NEWS FROM THE CELTIC LEAGUE SCOTLAND: TORNADO ACCIDENTS R

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NEWS FROM THE CELTIC LEAGUE SCOTLAND: TORNADO ACCIDENTS R

Post by kbcl1 » Wed Mar 30, 2011 7:38 pm

NEWS FROM THE CELTIC LEAGUE


SCOTLAND: TORNADO ACCIDENTS RAF REPLY


The RAF has responded to Celtic League concerns expressed following accidents involving a number of Tornado aircraft during military exercises over Scotland in February (see link below):


http://groups.yahoo.com/group/celtic_le ... ssage/3580


The full text of the RAF reply is set out below together with the statistics supplied (unfortunately the statistics cannot be set out in the tabulated form of the original correspondence).



"Business Secretariat 14

Room 2E03, Spitfire Block

Royal Air Force

High Wycombe

Buckinghamshire HP14 4UE
Ref: AirCmd/BusSec/TOCl47O/2011


16 March 2011


Dear Mr Moffat


Thank you for your letter of 15 February 2011 asking for information on Tornado aircraft. I am replying on behalf of Headquarters Air Command which has responsibility for these matters. I will address your queries in turn.


There have been 9 Tornado aircraft accidents (all variants) over the last ten years (01 March 2001 — 01 March 2011). The official definition of an aircraft accident is an occurrence resulting in a death or major injury, or where the aircraft suffers Category 4 damage (damage that is not repairable on site because special facilities or equipment are needed), or is assessed as Category 5 (aircraft is missing or beyond economic repair). This figure therefore represents accidents which are defined as above. However this does not include the Tornado incident at RAF Lossiemouth on 10 Feb 11 as the damage to this aircraft has not yet been fully assessed.


Date Accident Location


27 Jan 2011 Crashed into the sea. A Service Inquiry is ongoing. Off coast of Stornaway


20 Jul 2009 Burnt out following aborted takeoff. Afghanistan


02 Jul 2009 Crashed during low level sortie Argyll. Scotland


14 Nov 2007 Rear seat fell out. Norfolk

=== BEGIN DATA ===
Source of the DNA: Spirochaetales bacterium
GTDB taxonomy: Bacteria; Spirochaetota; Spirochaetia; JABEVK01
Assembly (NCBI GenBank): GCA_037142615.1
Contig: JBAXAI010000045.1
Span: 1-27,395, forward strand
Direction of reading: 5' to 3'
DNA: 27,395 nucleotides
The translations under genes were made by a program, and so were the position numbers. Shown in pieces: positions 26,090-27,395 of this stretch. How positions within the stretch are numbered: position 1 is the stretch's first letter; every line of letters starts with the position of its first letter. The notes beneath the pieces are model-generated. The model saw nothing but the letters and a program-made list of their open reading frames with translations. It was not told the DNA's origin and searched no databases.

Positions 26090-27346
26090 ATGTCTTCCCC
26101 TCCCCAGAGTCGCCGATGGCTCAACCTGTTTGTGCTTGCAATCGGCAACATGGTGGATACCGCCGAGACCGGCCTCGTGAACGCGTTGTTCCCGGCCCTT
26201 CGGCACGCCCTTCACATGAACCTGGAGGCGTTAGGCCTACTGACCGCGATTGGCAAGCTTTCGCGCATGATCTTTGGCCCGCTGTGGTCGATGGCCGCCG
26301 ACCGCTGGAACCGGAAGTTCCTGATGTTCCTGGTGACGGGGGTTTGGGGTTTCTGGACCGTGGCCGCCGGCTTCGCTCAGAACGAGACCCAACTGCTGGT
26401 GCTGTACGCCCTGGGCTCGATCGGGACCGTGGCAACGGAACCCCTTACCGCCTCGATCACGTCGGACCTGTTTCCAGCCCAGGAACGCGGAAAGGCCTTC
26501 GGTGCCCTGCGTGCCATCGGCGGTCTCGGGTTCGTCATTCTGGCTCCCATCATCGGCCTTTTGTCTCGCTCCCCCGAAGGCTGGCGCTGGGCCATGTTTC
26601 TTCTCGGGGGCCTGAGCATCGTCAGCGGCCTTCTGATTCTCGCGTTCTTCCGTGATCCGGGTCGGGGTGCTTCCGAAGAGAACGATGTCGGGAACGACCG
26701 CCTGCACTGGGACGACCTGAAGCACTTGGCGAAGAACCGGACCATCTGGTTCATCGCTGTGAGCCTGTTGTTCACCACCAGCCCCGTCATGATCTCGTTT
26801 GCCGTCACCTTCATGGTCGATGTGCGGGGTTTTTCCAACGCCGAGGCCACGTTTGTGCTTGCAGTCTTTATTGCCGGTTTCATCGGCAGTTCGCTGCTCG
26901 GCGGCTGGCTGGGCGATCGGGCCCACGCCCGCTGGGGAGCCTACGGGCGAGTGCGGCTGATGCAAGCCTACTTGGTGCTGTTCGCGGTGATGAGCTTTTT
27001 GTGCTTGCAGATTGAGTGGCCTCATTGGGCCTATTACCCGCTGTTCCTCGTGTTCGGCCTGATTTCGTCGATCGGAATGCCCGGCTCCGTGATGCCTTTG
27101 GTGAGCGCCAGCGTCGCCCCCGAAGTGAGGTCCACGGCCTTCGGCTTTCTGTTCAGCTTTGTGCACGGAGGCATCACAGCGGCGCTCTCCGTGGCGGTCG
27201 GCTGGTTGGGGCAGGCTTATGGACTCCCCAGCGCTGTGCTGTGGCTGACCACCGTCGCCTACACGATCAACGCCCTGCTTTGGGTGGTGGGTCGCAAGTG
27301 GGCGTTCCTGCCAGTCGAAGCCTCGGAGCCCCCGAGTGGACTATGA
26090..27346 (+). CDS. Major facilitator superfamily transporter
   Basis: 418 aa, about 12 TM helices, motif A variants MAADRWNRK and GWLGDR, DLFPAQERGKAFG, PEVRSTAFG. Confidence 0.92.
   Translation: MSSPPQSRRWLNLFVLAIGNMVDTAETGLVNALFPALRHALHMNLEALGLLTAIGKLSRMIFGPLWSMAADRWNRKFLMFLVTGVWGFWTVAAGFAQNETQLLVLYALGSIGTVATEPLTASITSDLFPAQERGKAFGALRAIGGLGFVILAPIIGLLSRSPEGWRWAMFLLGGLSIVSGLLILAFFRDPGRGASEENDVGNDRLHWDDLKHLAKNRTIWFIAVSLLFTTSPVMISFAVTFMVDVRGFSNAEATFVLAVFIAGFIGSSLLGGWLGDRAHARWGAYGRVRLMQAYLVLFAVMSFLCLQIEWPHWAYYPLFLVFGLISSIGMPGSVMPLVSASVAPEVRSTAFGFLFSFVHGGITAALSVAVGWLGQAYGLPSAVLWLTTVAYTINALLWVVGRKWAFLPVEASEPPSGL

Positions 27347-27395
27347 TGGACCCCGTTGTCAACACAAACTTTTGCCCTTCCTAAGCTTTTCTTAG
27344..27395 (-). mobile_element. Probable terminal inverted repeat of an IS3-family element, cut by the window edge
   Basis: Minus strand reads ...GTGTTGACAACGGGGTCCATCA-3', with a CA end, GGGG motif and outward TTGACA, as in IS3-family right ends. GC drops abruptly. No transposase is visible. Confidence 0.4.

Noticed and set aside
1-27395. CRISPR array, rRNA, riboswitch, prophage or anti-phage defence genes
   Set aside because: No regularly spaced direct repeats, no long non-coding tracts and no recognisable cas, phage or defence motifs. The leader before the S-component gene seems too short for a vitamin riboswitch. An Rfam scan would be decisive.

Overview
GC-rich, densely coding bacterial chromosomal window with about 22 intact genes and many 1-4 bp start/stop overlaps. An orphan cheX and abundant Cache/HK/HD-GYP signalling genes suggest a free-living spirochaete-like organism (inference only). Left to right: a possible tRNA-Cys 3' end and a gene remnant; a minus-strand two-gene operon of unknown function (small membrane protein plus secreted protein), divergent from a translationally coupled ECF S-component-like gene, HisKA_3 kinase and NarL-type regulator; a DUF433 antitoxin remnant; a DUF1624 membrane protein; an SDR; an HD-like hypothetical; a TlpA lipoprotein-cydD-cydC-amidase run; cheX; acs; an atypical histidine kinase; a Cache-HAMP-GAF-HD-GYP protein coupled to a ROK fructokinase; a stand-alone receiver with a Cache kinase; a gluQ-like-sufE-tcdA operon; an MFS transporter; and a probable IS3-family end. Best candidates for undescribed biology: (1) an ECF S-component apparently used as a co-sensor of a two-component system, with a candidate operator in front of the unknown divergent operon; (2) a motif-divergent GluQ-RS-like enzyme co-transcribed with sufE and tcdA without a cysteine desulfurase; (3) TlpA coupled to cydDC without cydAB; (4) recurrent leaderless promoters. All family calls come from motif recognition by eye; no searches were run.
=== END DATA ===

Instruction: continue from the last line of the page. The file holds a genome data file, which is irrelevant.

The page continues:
24 Oct 2006 Crashed following multiple bird strikes. The Wash


14 Oct 2005 Crashed following loss of control. North Sea


22 Jul 2004 Crashed following loss of control. North Sea


23 Apr 2003 Friendly fire. Middle East


17 May 2002 Crashed after a fire which caused the controls to seize. Humber Estuary


It is not possible to advise you of the number of incidents involving Tornado aircraft over the last ten years because `incidents' cover such a wide range of possibilities, e.g. occurrences which disclose a potential flight safety hazard or where an aircraft sustains Category 1 to 3 repairable damage. If you would like to define which incidents you mean, either those above or any others, then we would be happy to consider your request. If you are referring to airproxes* you may wish to know that all completed airprox reports are published on the UK Airprox Board website at www.approxboard.org.uk.


There is nothing to lead us to believe that there is a need to ground the Tornado fleet following the two recent incidents in Scotland this year. Safety is of paramount importance to us and the first consideration following any accident is whether or not to ground the fleet. If there were reasons for us to stop these aircraft from flying then we would have done so. Furthermore no Tornado aircraft have been withdrawn from RAF service as a result of safety or airworthiness issues.


The Tornado GR1 was upgraded to GR4 in order to benefit from more modern battle-winning technology. This is typical in the life of many long term equipment programmes and ensured the aircraft remained operationally effective in the light of the then anticipated future threat environments. Compared to the GR1, the GR4 had a number of capability upgrades including improved cockpit displays, new avionics and weapons systems and updated computer software.


Since entering service with the Royal Air force, the Tornado has proven to be an extremely reliable and safe aircraft; this is reflected in the attrition rate. It should be noted that aircraft numbers have reduced since 1981 as squadrons have been disbanded. The loss rate has dropped commensurately to 2 aircraft per year for GR1 to a steady state of 0.7 aircraft per year for GR4. The attrition rate for Tornado F3 variant has remained at a steady state of 0.3 aircraft per year. Unfortunately, I am not able to provide, the attrition rates in percentage terms as these figures are not readily available.


I hope this information is helpful.


Yours sincerely



Sue Hurst -

RAF Bus Sec 14
AIR Command


*An Airprox is a situation in which, in the opinion of a pilot or a controller, the distance between aircraft as well as their relative positions and speed have been such that the safety of the aircraft involved was or may have been compromised."


The Celtic League are grateful to the RAF for the swift and comprehensive response however we will be responding to them in relation to paragraph 3 of the letter seeking detail of Category 4 & 5 incidents which are omitted.



J B Moffatt (Mr)

Director of Information
Celtic League


30/03/11



The Celtic League has branches in the six Celtic Countries. It works

to promote cooperation between these countries and campaigns on a

broad range of political, cultural and environmental matters. It highlights

human rights abuse, monitors all military activity and focuses on
socio-economic issues.


TEL (UK)01624 877918 MOBILE (UK)07624 491609


Internet site at:



http://celticleague.net

http://groups.yahoo.com/group/celtic_league/

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